There is much free literature out there, and much of it is really good, if you know what you are looking for; but one needs to know where the path begins - and that's basically the 4NT. All other commentary is just commentary. And if you post comments that require the NB community to subscribe to a subscription service for further information, thats wrong, in my opinion.

    Actually the 4NT relate to only one turning of the wheel of dharma

    http://www.rinpoche.com/teachings/jkrnature.htm

    The Second Dharmachakra

    The second cycle of teachings Lord Buddha presented is known as “being without signs,” “being without characteristics.” It deals with what our experiences are actually made of, what all the things we experience are, how they really are.

    When we look at how experiences are, we see that the way they are is fundamentally different from the way we perceive and conceive of them as being. If we look at any particular phenomenon we experience - even the smallest and most insignificant object or event - we see it is made up of many, many factors which have come together to make that particular object a possibility of experience. This statement strongly suggests that there is no object present, whereas objects do exist as a coming together of many conditions. However, we do not see objects as the product of many conditions - we simply see things as independent objects. We are particularly predisposed to seeing things as independent objects, because we feel we ourselves have substantial existence. This is what is known as “clinging to a sense of an individual self.” We see ourselves in opposition to the world and consequently turn ourselves into an “own thing.” We then proceed to turn everything that makes up the world into “other things,” what is known as “the self of phenomena,” “the self we impute on all experiences.” However, when we look at what we actually experience, we see that we simply experience the coming together of many, many different factors, many different conditions, and that nothing has any existence in its own right. This is the essence of the second cycle of the teachings.

    We have to be very careful here because many misconceptions can arise at this point. One might feel that saying there is no actual object present means that nothing exists. This would be quite a serious mistake. These teachings do not say that nothing exists nor do they imply that something exists. In Buddhism, we call the view believing nothing exists “nihilism” and the view believing something exists “eternalism,” the notion that things exist forever while they don’t. The view according to the Second Turning of the Wheel of Dharma or cycle of teachings does not adhere to eternalistic nor nihilistic ideas. We feel that something really exists, but when we look, we see that all experiences are simply the product of many different factors, so it can’t be the case that something really exists. On the other hand, when we say nothing exists, we are immediately confronted with our personal experience that something is going on, so we can’t say nothing exists. The point is to come to an understanding that the designations “existent” and “non-existent” are not accurate descriptions of the world, which is the reason why the second cycle of teachings is termed “the great middle way” - the great middle way goes beyond all philosophical postulates and extremes.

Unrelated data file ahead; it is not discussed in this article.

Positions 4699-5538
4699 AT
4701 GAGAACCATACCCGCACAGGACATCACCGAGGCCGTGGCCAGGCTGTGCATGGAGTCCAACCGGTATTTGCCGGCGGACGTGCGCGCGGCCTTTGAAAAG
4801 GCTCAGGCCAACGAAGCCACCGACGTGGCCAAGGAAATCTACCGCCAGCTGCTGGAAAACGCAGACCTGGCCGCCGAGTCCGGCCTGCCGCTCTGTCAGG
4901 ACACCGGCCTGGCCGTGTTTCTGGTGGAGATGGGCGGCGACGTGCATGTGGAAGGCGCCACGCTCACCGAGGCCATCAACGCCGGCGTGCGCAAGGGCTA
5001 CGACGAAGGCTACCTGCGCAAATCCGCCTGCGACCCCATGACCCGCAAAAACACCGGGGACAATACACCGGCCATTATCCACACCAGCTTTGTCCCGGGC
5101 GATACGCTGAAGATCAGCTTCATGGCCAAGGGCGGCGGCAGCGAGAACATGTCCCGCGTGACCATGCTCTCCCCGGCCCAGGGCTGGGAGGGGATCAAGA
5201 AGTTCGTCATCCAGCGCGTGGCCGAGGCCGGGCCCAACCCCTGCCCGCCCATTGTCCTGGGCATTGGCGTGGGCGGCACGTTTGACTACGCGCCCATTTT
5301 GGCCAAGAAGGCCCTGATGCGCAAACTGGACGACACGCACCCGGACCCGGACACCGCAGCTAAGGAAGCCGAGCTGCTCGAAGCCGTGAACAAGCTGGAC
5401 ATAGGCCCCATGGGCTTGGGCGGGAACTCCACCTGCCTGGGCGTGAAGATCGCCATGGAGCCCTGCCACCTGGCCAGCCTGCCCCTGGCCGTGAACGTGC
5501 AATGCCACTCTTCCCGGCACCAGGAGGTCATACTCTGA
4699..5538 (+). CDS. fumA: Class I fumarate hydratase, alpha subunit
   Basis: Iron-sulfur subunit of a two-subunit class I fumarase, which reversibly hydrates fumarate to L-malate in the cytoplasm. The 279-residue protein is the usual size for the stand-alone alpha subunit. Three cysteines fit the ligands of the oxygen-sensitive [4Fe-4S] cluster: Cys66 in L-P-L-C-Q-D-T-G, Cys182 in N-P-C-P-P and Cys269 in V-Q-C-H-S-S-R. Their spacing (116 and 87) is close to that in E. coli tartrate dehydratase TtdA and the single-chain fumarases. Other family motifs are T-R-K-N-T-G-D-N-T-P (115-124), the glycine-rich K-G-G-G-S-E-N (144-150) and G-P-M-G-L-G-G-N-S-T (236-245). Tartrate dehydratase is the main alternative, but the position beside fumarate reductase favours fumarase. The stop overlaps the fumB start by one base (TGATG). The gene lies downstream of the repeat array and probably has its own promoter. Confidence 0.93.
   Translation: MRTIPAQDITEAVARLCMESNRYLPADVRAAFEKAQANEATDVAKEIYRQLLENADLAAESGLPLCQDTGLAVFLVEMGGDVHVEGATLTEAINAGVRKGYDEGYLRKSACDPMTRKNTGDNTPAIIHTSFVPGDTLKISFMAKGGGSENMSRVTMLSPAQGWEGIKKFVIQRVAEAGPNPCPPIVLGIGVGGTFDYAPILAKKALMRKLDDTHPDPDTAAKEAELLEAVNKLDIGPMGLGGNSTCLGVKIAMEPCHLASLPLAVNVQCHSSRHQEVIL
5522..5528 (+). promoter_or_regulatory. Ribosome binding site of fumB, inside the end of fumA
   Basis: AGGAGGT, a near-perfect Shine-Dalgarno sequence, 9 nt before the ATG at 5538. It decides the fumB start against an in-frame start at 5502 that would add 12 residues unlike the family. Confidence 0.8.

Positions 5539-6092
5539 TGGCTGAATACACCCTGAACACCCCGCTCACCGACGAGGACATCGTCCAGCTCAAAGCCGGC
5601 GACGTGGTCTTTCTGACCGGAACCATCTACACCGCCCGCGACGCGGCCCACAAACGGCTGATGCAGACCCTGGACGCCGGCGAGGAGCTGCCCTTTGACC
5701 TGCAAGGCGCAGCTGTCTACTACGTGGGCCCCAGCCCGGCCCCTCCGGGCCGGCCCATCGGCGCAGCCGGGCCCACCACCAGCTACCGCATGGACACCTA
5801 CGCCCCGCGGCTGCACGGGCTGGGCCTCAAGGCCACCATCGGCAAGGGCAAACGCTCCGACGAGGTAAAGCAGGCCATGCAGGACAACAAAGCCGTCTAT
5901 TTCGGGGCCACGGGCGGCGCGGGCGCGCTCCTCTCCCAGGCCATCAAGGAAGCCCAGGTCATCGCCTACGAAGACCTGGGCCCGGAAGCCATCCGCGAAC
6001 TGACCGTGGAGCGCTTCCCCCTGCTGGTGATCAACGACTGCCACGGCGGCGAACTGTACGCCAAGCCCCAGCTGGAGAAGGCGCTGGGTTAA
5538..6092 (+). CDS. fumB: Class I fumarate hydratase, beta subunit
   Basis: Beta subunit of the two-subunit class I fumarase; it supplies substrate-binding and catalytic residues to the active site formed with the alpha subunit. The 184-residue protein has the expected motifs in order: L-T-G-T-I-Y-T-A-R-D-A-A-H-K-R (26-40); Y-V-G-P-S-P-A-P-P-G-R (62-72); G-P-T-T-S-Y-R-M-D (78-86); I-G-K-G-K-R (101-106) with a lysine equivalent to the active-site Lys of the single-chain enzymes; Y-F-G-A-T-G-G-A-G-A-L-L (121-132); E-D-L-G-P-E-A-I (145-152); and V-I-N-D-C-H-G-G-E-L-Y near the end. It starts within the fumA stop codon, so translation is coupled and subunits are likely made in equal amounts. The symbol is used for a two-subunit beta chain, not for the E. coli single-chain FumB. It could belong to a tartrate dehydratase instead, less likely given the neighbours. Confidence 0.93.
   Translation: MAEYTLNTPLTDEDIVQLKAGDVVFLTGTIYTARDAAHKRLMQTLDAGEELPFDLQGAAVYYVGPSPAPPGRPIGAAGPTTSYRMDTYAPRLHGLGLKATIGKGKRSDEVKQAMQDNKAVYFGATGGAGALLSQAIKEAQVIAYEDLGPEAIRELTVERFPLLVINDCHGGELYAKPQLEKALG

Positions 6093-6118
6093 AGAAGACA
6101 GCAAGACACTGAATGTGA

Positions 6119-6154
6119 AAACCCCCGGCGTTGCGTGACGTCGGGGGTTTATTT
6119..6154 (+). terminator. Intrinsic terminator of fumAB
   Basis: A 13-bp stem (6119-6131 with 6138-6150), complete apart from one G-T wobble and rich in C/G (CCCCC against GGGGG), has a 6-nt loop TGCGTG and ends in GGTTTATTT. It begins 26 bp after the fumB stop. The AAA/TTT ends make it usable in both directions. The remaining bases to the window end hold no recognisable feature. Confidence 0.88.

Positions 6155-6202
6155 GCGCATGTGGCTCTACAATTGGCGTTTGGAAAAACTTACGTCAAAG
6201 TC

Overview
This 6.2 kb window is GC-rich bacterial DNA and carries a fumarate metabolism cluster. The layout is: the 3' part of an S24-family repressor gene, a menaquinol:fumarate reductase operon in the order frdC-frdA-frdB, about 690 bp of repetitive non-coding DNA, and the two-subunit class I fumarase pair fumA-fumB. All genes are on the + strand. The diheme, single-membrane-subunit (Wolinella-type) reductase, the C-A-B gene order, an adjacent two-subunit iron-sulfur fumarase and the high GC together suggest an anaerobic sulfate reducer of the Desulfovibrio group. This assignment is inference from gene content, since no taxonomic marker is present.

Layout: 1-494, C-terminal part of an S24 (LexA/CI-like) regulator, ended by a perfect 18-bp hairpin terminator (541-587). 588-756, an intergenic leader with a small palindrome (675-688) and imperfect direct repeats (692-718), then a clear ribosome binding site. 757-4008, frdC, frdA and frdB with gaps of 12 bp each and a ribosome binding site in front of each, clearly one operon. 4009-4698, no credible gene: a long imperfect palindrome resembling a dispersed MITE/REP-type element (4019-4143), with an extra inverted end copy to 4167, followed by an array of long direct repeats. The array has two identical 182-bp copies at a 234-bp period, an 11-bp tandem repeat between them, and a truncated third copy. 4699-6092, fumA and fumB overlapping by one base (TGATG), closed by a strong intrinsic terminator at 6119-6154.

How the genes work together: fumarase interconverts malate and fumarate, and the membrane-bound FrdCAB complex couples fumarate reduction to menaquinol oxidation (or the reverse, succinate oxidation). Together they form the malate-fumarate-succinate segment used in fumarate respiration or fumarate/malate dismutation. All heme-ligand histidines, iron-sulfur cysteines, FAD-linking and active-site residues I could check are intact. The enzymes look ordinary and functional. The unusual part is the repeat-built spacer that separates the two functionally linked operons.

The way we practice the great middle way is to generate and develop what is known in Buddhism as “awakening mind,” awakening to our relationship to the world and awakening to the way the world is. Awakening to the way the world is means awakening to emptiness and awakening to our relationship to the world means awakening to compassion. So, we have the principles of loving kindness, compassion, and the awakening mind as the key principles in the second cycle of teachings. Many of you may have heard the term “emptiness” and wonder what it means. It is a key principle that needs to be understood exactly in how it works and its role in the cycle of teachings.

    We cannot understand a concept such as emptiness merely through intellectual reasoning or study in any way. No matter how much we may reason philosophically, no matter what logic we may be able to come up with, the way we see and experience the world will still be in terms of existents, and just this contradicts the way the world actually is. On the other hand, we may feel emptiness refers to nothing, there being nothing, like the emptiness in a box - for instance, there is no “thing” in the box. We feel emptiness means there is nothing going on and we try to understand the world that way, which would be an even greater mistake, because it directly contradicts our own experiences in every instant.

    Emptiness refers to “a middle way” and doesn’t simply mean absence or nothing, because there is a very wonderful capability or quality that arises in conjunction with the understanding of emptiness. This is what we know as Bodhichitta or, to translate it, as “awakening mind” or “awakening heart.” Bodhichitta is the natural manifestation of compassion and concern for others, which comes with the appreciation of the ineffable nature of all phenomena. So, the main theme of the second cycle of teachings is not that nothing exists or that something exists, it is that our experience is beyond any conceptualization. When we actually begin to experience the world and ourselves from that angle, then we find ourselves awakening to a very rich and wonderful engagement in the world, one that is characterized by compassion and gentleness.

    In the first cycle of teachings it was taught that life is unsatisfactory. The Four Noble Truths help us understand the nature of this dissatisfaction and how to resolve it. In the second cycle of teachings it was taught that our experiences cannot be characterized, they are free of the extremes of eternalism and nihilism. The third cycle speaks about the Buddha nature.

    link includes third dharma chakra of Buddha Nature

    Buddhadragonlobster